I found this one on Facebook (click on the image to get full size), and the person who posted didn’t say where it was. He describes the painting as “Paul Vredeman de Vries, 1612, Interior of a Gothic Cathedral, now in the Los Angeles County Museum of Art“.
My guess was Flanders. I found it to be Antwerp on account of the octagonal tower above the crossing, but there are differences between other paintings of the same building and a photo of this cathedral as it is now.
I suspect that the painting of Vredeman was fanciful and took a lot of liberty. The octogon of Antwerp is larger and more ornate. The capitals on the pillars are quite different, and disappeared at some point after the choir screen was removed and the church reordered to baroque standards. Even with all the artistic licence, Antwerp seems to have been the inspiration.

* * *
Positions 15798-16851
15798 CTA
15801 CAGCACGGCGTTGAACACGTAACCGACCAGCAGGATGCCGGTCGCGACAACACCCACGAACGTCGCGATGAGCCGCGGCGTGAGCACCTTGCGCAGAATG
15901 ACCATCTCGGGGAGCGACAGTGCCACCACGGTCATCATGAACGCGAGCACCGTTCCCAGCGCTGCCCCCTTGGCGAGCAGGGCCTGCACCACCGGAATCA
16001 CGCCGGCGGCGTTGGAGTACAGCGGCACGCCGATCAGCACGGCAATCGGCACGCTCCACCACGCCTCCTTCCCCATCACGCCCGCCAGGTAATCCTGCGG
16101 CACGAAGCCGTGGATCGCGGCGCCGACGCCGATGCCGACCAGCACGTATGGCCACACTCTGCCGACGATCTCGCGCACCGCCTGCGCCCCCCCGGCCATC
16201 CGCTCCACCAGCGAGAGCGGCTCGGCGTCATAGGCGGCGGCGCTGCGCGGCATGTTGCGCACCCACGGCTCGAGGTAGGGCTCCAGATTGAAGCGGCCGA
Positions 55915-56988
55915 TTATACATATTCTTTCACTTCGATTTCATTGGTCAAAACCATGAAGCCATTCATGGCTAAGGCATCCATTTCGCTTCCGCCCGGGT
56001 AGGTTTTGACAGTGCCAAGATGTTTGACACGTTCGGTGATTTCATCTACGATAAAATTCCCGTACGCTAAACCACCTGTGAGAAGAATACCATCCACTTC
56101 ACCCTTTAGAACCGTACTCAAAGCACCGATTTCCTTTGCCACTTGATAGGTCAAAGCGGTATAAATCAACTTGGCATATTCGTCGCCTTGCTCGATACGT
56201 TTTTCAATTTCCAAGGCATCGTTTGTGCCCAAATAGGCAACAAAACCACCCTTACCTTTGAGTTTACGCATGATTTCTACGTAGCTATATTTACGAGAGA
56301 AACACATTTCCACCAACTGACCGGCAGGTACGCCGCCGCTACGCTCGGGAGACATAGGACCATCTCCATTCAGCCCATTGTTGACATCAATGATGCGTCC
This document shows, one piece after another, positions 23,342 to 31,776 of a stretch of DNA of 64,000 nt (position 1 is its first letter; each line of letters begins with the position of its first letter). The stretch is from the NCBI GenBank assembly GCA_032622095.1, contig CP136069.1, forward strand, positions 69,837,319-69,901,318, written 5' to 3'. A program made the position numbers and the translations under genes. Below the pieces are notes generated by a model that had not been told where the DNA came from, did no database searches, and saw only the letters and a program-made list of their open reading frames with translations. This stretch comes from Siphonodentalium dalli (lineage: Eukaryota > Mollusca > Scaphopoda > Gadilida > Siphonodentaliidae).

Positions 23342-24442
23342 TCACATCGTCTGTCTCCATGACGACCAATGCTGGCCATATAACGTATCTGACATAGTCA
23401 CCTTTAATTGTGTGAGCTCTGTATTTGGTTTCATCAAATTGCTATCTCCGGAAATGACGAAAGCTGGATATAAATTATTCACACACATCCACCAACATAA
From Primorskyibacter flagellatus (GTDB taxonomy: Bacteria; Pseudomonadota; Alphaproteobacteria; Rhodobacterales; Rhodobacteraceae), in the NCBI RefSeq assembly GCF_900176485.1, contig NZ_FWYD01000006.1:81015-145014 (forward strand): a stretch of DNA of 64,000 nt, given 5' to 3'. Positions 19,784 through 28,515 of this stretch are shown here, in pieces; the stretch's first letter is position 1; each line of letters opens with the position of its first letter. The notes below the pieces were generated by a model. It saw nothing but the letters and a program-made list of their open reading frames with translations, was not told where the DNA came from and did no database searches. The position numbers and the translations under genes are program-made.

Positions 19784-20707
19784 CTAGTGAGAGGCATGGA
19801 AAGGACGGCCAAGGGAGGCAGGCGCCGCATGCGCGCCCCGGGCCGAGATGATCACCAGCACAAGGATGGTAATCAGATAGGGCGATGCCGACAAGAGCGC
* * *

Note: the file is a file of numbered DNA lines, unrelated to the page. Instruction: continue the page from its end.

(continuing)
Vredeman’s painting is from 1612 and shows a priest celebrating Mass in a “fiddleback” chasuble. There are examples of such cut-up chasubles from medieval England, of a more French than Italian cut. Surplices were long and without lace. I wonder if the scene in the second picture is earlier than the first, going by the dress of the people and the absence of a pulpit. The choir screen is less ornate in the second picture than in Vredeman’s painting, and does not have a second beam carrying the Calvary high above the choir screen.
I would be grateful for any opinions. Perhaps Vredeman invented his own cathedral on inspiration from Antwerp. Ideas?